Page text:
Defining Our Game Board
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2h 36m

In this course, we begin building a game in Solidity, and more specifically, we begin to look at defining the mechanics and the components of the game.


Now, we are already pretty far in our game. We can create a new game, we can join a game, and now obviously, the last part that is missing is setting stones and winning, losing, drawing, and a little bit of high scores. And in this lecture, we are going to define our game board, and we can start playing or setting stones on our game board already. Now, when we defined our function getBoard(), then it was already a hint there that our game board will be a 3x3 array of addresses. And when we set the stone to x and y, let's say we set the stone to the top left corner of our game board, then it's going to be x and y is going to be 0,0. And we're going to post the address of the player there in order to know who was setting the stone there. Now, we can achieve this quite easily, if you just say it's going to be an address[3][3], and we call this our gameBoard;. And we know by default, Solidity will automatically initialize this game board with the default values. So, if we're going to return this game board here, it will be all zeros, three times three zeros in this game board. So, if you say we're going to get the board here, then all we have to do is we have to return the gameBoard. And if we deploy our smart contract, which I'm not going to do now, you can do it if you want to see how it looks like, then you will see a large list of zeros. Obviously, just getting the game board is pretty boring. So, we can start working on our setStone function already. And we are not determining any winners or losers o a draw yet, we're just setting stones to a specific coordinates of the board. And we can do this very, very easily by just saying that board[x][y] = msg.sender; or it should be in our case the active player. And there are a couple of... sorry, boards, gameBoard obviously, good that there's zero messages here. There are a couple of requires and assert we have to take care of, and also we have to set the player, the activePlayer once. Let's say, player one's turn was it, the player one set his stone, and then it's the active player is the player number two. So, I'm not going to make this challenge quite easy this time, I'm going to make this challenge a little bit more challenging because we had a lot of easy challenges. And if you want to do the challenge, then pause the video now, and find as much as require and assert statements in order to make setting the game board secure. So obviously, one of them would be the coordinates x and y shouldn't be set yet, so it must be address zero. It should be x and y, should not be larger than the actual game board. And you should take care that the message sender is really the active player and when the active player or when the message send the plate, then the active player should be the other player. So, will pause the video now, and if you want to do the challenge, you pause the video now if you want to do the challenge and I'll explain to you after pause how this works. Okay, there are a couple of asserts and requires that unnecessary here in order to make this a little bit more secure. First of all, the most obvious one is probably require(gameBoard[x][y] == address (0));, that depends how you want to define it. So, this one really requires that you cannot set a stone to a position where already a player has set his stone. Then, we have another assert(x < 3); or a board size. And in order not to make this so static, what I usually do is a uint8 boardSize = uint8  and I have to cast this gameBoard.length. So first, I get the length of the first array which we defined here on the top as a 3x3 array. So, it will give me the number 3 but it will be a uint256. And in order to put this in a uint8, I cast this to a uint8 and get the board size and then I can say x should be smaller than 3 because our index goes from 0 to 2 and not from 1 to 3. So, in order to set the stone to the top left corner, we have to input x is 0 y is 0. Now obviously, because this is a square board, it should also be smaller than the board size or 3. And the next thing that we have to do is we have to set the players right. And this is here, if(activePlayer == player1) { activePlayer = player2; } else { activePlayer = player1; and because we also want to know who is the next player from outside, you can emit an event. The NextPlayer event that will fire and will tell us who is going to be the next player. Now, it's fun time, demo time. We're going to deploy and try our smart contract. So, I deployed game manager, I hit 'Deploy'. I have selected my first account here, and I'm going to input 0.1 ether, start a new game. I have to wait for another player to join the game, and I have to give somebody else my address here. Again, it's jumping around, I just click and I click select and hold the mouse button, I will not release the mouse button. I hit 'Control C' for copy or 'Command C' on the Mac for copy, and then release the mouse button, and then I go to my ThreeInARow contract here from the dropdown. I say this is running under this address so I can access the interface from my ThreeInARow smart contract. And I see player1 is already here, player2 is empty. I will join with my other address, this game here and I have to send 0.1 ether along in order to join this game. Now, this still works like a charm, player2 is set now. The question is, who is going to be the first player? The first player is me, the player that just joined. And I see I forgot one require here, which is the require that the active player must be the player who is setting his stone, the msg.sender must be the activePlayer. So, let's assume that I have done this, I will not really apply this for this video. And I just forgot this to put it in here, and we are going to try if you can set the stone, 0,0, set the stone, and then get the board. And I see I'm here at the first position, and you can see that here, that this is the first row, and then somewhere starts the second row, and the third row. Unfortunately, they are all separated by commas, as far as I can tell here. So, you have to use a little bit of an imagination here. But later when you get it back in JavaScript, you will get back at 3x3 array, which is easily accessible. Okay, who is our next player? Our next player is the other player. Let's select the other player, and let's try to set the stone at the same address. This doesn't work. We have to set the stone at the new coordinates, I set the stone at new coordinates, I got the board, and so on and so forth. So, this is how we set stones. And once we set the stone inside this setStone function, we are going to determine is it the player who set the stone right now to the coordinates? Does he have already three in a row full? Like, does he have three horizontal or three vertical or a diagonal at the position where he put the stone, then heiis the winner. And if you put in the last stone, so if the board is full, then there is a draw. And then somebody can or both of the players can withdraw the money. All right, this was a really, really good and one of the major recessions of how to write this game because now we can already set the stone and I think it will all come together slowly, and you will see slowly how this game is really being programmed, being developed. And I'm looking forward to seeing you in the next lecture, where we are going to determine winning or losing in this game. All right, I'll see you in the next lecture.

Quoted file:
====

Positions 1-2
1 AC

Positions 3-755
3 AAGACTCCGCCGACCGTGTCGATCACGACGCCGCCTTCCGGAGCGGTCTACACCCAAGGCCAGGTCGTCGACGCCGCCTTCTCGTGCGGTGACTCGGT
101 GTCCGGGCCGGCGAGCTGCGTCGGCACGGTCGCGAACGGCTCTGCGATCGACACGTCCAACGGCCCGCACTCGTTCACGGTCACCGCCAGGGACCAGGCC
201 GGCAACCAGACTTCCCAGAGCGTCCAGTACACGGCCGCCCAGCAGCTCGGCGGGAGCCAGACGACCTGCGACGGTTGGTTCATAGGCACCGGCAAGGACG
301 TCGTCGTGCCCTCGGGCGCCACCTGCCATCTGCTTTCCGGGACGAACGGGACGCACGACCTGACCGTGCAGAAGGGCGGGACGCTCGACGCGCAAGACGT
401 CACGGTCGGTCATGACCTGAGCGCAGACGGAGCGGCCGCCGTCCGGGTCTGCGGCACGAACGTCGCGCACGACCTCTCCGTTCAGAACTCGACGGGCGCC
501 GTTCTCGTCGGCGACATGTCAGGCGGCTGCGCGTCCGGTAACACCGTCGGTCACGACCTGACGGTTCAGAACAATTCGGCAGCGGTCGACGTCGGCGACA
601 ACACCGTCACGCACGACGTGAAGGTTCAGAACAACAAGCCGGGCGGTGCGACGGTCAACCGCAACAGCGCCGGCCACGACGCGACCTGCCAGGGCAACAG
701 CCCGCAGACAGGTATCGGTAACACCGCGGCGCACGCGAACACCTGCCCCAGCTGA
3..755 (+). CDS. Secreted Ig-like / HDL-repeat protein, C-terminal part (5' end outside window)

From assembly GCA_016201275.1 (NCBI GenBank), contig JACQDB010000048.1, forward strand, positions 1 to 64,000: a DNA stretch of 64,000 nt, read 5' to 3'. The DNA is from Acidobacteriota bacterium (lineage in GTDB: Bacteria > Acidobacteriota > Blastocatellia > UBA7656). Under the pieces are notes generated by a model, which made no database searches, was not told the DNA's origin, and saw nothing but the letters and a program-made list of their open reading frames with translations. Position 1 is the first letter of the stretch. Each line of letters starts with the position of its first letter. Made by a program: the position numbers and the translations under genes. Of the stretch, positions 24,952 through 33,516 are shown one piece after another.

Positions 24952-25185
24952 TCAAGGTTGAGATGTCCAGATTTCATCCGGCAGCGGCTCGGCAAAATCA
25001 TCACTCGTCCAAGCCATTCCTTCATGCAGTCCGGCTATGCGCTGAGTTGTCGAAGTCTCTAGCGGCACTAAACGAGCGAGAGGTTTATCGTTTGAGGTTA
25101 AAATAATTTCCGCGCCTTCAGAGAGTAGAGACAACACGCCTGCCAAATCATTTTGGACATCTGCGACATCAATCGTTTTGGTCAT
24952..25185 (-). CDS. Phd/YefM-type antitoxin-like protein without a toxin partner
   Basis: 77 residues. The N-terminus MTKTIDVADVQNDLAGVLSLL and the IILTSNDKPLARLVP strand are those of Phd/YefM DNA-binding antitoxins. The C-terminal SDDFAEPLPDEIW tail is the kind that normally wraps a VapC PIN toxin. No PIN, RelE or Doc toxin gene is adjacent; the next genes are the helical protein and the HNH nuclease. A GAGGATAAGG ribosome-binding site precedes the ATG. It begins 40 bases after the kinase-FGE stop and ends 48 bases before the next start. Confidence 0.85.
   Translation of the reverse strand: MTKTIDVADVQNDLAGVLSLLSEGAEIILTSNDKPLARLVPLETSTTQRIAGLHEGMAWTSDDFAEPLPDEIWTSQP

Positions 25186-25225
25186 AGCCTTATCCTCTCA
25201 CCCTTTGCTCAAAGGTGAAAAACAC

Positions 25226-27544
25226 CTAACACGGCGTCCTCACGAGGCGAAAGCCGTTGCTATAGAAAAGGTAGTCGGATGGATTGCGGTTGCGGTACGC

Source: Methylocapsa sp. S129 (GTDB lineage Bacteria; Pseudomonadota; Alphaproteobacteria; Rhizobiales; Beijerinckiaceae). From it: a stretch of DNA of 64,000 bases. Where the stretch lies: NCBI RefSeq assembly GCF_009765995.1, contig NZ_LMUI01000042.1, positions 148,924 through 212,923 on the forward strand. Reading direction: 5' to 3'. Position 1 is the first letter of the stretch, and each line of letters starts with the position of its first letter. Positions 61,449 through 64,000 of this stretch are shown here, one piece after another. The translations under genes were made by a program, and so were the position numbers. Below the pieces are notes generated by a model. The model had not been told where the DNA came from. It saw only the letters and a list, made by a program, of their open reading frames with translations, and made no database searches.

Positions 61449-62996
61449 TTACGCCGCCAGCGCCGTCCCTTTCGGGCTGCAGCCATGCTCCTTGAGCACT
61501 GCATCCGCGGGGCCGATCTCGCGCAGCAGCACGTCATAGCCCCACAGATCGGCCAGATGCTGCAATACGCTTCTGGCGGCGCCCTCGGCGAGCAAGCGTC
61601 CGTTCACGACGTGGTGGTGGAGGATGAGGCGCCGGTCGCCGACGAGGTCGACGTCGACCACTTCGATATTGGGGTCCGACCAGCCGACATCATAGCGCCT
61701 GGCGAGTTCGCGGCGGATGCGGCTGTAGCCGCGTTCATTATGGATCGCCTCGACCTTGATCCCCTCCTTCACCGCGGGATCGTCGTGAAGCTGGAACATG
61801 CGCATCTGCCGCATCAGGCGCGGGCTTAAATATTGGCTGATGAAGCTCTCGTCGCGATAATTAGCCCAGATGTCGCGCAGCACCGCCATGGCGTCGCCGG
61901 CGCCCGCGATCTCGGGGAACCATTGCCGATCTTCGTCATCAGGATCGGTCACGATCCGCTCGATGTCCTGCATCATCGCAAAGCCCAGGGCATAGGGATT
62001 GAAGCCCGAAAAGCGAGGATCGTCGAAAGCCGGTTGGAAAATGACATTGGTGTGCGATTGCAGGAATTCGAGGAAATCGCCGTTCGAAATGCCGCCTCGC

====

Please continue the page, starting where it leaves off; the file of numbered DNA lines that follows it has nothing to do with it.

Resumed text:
About the Author

Tom is a CTO, senior back-end developer, and systems architect with over twenty years of hands-on development experience in a variety of languages and systems. He has a CS master's degree and has been working with Ethereum and blockchain technologies since 2016.